Gustavo Gabriel Farruggia

Ashoka Fellow
Argentina,
Fellow Since 2012
Asociación Civil La Higuera

Citation

This profile was prepared when Gustavo Gabriel Farruggia was elected to the Ashoka Fellowship in 2012.
The New Idea
With his organization La Higuera (The Figtree), Gustavo constructs a new paradigm for rural pediatric healthcare in remote areas far from doctors and clinics. Bridging local communities, medical schools and the public health sector, Gustavo has designed an innovative treatment model that is premised on the active role of the local villages themselves. At the core of this work in each isolated community lies the House of Rural Pediatrics, a center for instruction, research, diagnosis, and treatment that brings together local leaders, public health officials, and current medical students. Together, they can provide quality medical attention and follow-up to children, youth, and parents who had never before received such care, or in many cases, any care at all.

Gustavo has harnessed the prowess and manpower of universities and medical students to complete rotations in the Houses scattered around remote areas in Chaco, an isolated province in northern Argentina. Beyond just completing internships and residencies, though, the students are taking part in an entirely new profession of Rural Medicine whose curriculum was developed by La Higuera. Gustavo has designed theoretical and practical courses to teach the particularities of rural healthcare in the hopes of preparing new legions of doctors and medical professionals to serve these isolated communities. Universities have adopted his programs and continue to supply La Higuera with willing, excited and capable medical students, who learn by treating real clients in a context far removed from the normal urban health setting. Furthermore, the students and visiting medical researchers have started to collect medical histories and data to complete epidemiological surveys of the areas, a resource that heretofore has not existed in rural Argentina. Villagers trained by La Higuera will be able to take basic medical histories so that medical professionals can be more productive during their visits. Other village groups will plant communal gardens for a more balanced diet and will teach nutrition and health.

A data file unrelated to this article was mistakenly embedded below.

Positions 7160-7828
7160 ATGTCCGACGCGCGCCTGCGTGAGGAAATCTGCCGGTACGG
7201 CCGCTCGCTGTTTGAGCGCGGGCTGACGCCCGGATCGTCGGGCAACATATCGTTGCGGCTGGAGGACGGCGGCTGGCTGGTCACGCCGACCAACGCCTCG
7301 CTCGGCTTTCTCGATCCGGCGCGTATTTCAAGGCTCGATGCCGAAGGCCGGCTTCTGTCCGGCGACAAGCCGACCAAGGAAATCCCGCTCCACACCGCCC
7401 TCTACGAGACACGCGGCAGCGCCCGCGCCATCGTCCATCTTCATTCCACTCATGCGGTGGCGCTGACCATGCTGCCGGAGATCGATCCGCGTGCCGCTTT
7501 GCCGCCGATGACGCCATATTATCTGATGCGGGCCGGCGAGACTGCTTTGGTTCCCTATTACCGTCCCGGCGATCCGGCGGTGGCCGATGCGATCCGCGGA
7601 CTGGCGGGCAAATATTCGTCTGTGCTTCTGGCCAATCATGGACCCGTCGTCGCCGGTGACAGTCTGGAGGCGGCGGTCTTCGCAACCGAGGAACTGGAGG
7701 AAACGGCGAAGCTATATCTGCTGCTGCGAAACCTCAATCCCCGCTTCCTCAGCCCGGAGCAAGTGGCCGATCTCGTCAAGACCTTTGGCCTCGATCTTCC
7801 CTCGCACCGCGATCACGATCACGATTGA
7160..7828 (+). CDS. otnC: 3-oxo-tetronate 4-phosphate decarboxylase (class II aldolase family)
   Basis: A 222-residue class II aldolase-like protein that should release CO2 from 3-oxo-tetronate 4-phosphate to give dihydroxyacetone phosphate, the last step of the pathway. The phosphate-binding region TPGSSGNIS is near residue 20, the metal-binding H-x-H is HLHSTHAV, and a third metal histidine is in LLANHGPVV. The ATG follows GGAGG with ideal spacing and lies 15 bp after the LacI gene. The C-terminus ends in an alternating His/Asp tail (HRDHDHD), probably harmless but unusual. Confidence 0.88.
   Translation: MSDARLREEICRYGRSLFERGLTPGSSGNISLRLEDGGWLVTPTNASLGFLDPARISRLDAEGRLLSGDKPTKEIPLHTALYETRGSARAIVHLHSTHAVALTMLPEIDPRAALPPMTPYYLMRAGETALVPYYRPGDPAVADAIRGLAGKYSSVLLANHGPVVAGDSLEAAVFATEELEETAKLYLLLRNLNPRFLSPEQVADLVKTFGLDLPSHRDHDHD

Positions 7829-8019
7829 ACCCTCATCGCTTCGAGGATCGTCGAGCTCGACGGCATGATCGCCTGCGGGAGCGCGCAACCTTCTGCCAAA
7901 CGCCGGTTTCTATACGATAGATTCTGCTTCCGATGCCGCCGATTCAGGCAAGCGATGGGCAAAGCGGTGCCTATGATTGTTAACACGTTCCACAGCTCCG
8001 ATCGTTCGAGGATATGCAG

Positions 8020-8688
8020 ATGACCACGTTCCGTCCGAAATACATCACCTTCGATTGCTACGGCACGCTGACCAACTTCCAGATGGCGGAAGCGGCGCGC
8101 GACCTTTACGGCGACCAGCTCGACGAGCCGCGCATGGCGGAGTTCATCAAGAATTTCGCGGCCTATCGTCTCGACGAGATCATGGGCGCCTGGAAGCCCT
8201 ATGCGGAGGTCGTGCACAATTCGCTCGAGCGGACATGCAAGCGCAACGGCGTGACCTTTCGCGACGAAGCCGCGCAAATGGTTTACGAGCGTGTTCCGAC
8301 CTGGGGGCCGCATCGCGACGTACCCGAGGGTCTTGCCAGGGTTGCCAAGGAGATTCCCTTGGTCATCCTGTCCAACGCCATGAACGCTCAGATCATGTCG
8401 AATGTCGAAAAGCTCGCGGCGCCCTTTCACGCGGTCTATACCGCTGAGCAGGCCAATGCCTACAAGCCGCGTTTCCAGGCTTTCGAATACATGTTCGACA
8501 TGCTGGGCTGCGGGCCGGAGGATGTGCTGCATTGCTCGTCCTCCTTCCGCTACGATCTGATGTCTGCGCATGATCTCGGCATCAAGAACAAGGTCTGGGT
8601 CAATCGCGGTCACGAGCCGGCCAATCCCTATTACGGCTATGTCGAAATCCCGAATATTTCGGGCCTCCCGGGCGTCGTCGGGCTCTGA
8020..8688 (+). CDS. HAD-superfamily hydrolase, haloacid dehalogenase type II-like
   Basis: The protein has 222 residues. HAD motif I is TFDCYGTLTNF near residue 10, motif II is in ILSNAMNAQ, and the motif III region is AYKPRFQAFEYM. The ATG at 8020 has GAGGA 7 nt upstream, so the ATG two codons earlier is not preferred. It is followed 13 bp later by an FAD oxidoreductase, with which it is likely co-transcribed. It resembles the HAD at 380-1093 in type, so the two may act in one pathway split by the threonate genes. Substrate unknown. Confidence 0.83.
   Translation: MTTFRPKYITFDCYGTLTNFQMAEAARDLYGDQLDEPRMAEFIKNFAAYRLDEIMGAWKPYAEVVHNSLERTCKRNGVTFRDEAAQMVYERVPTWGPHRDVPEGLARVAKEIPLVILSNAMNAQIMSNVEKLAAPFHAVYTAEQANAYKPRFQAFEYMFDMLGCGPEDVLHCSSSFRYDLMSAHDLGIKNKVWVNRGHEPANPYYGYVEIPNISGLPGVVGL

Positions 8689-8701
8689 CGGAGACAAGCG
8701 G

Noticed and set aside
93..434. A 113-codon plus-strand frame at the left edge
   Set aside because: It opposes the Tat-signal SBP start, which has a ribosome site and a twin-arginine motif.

La Higuera is now maximizing its relationships with the provincial public health agencies and government to open new Houses of Rural Pediatrics and to establish new linkages with public hospitals and universities. The system that Gustavo has orchestrated is now prepared for growth to other regions of Argentina, in partnerships with universities and state governments, to provide high-quality pediatric treatment to isolated and forgotten communities. Ultimately Gustavo sees that his clinics will become hubs for greater rural development and a new profession of rural medicine.
The Problem
The Strategy
The Person

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